Review: ‘The Dark Knight’ nets posthumous Oscar for acting
"The Dark Knight" by Christopher Nolan continues the saga of the Caped Crusader that started in "Batman Begins" and finds the winged superhero facing off with his archnemesis the Joker in the blockbuster sequel that netted a posthumous Oscar for co-star Heath Ledger.
BAXTER — Seldom do sequels outshine what came before, but “The Dark Knight” does so and spectacularly.
The film soars back onto the big screen this week at the Lakes 12 Theatre.
Director Christopher Nolan’s critically acclaimed movie about Batman’s archnemesis, the Joker, and their epic battle between good and evil, and order and chaos, transcends time and place.
The 2008 superhero film does not even bother to attempt to delve into the origins of the Clown Prince of Crime or his garish makeup, but merely presents him as a force to be reckoned with.
RELATED: Now showing at Lakes 12 Theatre - Week of Aug. 17, 2020
Heath Ledger steals the show as the supervillain and was awarded a posthumous Oscar for his captivating portrayal of a madman facing off with the morally-bound Caped Crusader.
The crime drama is rated PG-13, features plenty of action and its cast elevates the feature film above its DC Comics origins by presenting a gripping plot rooted in the grittiness of a big city.
Familiar Chicago landmarks are visible in the movie, many parts of which were shot in the Windy City that doubled as the fictitious Gotham City and Batman’s stomping grounds.
It is that kind of realism and struggle for the heart and soul of the metropolis that makes it reminiscent of other true-life underworld figures like Al Capote versus lawman Eliot Ness.
RELATED: Now showing at Lakes 12 Theatre - Week of Aug. 10, 2020
The Joker, a stylish yet utterly psychopathic enigma, squares off against the Dark Knight, played once again by Christian Bale as the determined savior of his crime-ridden hometown.
Ledger upends the criminal underworld and its gangs by sowing chaos in a perverted game with the masked vigilante in which the Joker does not adhere to any code of conduct.
That people believe they can live together as a society with rules and regulations offends the anarchist’s sensibilities and is one of the biggest jokes the Joker believes citizens do not get.
Aaron Eckhart plays Harvey Dent, an ambitious district attorney hailed as Gotham City’s “White Knight” who works within the legal system to bring down mob bosses.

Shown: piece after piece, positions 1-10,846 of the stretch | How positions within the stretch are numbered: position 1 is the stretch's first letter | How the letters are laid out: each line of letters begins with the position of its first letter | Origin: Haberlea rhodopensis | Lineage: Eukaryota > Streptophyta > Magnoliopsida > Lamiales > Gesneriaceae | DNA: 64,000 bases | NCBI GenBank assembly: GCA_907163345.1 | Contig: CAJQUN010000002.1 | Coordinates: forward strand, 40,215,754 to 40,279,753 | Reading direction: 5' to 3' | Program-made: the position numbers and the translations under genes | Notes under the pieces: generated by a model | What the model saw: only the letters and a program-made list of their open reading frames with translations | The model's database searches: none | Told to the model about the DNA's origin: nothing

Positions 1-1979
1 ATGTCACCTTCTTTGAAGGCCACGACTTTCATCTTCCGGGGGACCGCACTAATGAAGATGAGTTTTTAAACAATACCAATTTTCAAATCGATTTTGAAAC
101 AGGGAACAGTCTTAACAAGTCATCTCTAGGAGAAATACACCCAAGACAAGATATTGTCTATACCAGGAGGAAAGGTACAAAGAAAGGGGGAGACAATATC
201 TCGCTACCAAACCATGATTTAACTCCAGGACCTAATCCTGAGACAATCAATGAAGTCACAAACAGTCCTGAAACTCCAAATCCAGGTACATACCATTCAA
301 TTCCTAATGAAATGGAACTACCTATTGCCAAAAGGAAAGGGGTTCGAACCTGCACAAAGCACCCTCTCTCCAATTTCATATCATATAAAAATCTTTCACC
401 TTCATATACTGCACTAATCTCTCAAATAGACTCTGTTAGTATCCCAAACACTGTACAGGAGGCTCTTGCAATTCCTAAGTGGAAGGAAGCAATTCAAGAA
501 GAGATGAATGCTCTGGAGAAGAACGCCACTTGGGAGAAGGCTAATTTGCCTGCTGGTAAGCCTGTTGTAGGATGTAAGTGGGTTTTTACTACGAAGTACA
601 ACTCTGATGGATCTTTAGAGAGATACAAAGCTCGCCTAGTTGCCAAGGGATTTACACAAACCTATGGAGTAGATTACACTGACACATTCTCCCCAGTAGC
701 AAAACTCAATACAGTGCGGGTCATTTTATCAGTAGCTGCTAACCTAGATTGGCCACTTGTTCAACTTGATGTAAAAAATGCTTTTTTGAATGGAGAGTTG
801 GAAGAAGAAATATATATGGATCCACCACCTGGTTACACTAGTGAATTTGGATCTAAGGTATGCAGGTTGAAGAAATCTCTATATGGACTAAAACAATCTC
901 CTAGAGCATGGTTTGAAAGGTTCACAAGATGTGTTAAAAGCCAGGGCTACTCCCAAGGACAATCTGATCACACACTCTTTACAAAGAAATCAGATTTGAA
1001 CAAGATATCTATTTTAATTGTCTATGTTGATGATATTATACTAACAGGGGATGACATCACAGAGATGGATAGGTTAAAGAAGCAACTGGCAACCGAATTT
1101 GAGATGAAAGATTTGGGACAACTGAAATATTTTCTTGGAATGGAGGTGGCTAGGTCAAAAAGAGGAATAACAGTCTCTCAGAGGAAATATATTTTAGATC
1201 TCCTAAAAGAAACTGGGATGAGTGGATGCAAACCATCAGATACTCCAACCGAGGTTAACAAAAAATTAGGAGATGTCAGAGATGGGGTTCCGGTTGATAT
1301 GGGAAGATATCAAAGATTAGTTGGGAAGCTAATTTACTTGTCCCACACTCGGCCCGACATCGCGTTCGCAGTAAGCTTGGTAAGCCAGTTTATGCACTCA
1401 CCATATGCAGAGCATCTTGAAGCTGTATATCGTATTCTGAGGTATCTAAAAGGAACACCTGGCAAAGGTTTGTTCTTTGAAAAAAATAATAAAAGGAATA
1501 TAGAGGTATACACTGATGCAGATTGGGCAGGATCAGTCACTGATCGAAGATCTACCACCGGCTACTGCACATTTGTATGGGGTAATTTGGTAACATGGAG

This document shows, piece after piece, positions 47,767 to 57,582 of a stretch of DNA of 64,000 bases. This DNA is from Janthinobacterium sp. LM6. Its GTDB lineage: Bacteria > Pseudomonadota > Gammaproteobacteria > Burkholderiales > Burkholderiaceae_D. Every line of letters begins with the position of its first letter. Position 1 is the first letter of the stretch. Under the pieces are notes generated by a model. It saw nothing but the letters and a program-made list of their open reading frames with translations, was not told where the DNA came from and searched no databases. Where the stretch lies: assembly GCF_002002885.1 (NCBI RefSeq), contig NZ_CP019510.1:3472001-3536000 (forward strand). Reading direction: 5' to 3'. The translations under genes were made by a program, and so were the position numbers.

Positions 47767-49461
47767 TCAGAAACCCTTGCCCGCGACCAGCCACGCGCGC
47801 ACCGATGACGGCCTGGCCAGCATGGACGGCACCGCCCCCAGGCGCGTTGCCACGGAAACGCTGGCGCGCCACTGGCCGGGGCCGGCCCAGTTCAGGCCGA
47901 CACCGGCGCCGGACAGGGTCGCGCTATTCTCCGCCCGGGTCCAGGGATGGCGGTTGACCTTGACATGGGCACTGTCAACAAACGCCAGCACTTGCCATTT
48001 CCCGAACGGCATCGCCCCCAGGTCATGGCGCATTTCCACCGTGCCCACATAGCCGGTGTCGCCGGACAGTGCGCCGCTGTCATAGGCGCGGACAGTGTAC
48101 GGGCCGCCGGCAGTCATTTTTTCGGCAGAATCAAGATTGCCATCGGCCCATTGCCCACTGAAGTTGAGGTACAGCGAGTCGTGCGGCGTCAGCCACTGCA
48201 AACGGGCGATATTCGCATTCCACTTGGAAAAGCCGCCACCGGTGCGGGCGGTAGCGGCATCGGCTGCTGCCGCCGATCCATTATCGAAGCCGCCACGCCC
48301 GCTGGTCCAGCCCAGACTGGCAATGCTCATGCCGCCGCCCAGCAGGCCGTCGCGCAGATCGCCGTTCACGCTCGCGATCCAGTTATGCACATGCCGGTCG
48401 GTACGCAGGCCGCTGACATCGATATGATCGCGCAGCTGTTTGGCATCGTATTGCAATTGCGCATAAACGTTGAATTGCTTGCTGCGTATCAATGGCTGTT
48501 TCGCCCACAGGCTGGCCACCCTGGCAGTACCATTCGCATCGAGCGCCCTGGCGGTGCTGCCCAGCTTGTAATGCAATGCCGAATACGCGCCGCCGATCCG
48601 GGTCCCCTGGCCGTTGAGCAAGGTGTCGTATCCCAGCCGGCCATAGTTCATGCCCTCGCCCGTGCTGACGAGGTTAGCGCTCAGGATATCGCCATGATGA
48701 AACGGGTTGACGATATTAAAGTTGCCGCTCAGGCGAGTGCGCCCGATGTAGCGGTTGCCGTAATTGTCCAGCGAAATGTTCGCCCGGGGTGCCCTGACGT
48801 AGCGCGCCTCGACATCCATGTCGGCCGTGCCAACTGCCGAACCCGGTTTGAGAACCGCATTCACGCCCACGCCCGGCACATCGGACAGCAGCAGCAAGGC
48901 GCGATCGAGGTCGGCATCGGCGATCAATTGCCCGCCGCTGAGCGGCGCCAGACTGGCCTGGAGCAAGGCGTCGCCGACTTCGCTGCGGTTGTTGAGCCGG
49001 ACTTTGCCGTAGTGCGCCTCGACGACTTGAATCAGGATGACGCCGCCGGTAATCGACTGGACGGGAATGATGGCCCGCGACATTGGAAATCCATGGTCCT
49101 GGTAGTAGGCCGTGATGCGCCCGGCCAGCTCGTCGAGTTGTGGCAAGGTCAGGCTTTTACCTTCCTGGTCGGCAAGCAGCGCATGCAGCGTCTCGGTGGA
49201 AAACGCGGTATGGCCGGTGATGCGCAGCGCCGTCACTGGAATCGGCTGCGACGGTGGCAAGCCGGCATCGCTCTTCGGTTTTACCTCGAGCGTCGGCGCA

Batman rests his hopes upon the law-abiding Dent, who can act as a beacon of hope rather than have private citizens follow Batman’s example of operating outside the law.
Dent is the love interest of Rachel Dawes, an assistant district attorney played by Maggie Gyllenhaal. Dawes is also the childhood friend of Batman’s alter ego Bruce Wayne and also his love interest.
Oscar-winner Michael Caine returns in the sequel as Wayne’s trusted butler, surrogate father and confidante to offer the billionaire playboy with anger issues some sage advice.
Oscar-winner Morgan Freeman also appears again in the sequel to provide Batman with high-tech gadgets in his one-man war against the criminal underworld now led by the Joker.
From the opening scene in which the Joker’s gang zip lines from atop one skyscraper to another to daringly rob a mob bank in broad daylight to the scene’s end and reveal of the heist’s true mastermind, Nolan does not let up with the suspense and eye-popping visuals.
“The Dark Knight” was the first mainstream feature to partially utilize IMAX 70 mm cameras, which the director used for about 30 minutes of the film, including the Joker's first appearance.
The groundwork for the sequel’s climactic mano-a-mano fisticuff between Batman and the Joker was hinted at in the ending of “Batman Begins” by police Commissioner James Gordon.
The masked vigilante’s origin story was skillfully crafted in Nolan’s “Batman Begins,” the 2005 motion picture that grounded the costumed crime fighter in reality and rebooted the franchise.
“Batman Begins” explores the effect of a childhood trauma — a young Bruce Wayne witnessed the murder of his adoring parents — and the psychological pain and fear that it left on the boy.
Ledger as an adult Wayne’s adversary is electrifying to watch on the silver screen. And as Batman’s foe, he is the yin to the superhero’s yang, as if one could not exist without the other.
Batman is also known as the World’s Greatest Detective because he uses his wits. But in the film, he appears at his wits’ end when organized crime devolves into disorganized crime.
Batman’s rabid fanbase who initially questioned the film producers’ choice to cast Ledger were richly rewarded in the end with an iconic villain who wryly delivers the line “Why so serious?”
It’s just too sad that the talented-but-gone-too-soon Ledger will not get the chance to light up the screen as the Joker in a follow-up Batman sequel. And that’s no joke.
FRANK LEE may be reached at 218-855-5863 or at firstname.lastname@example.org . Follow him on Twitter at www.twitter.com/DispatchFL .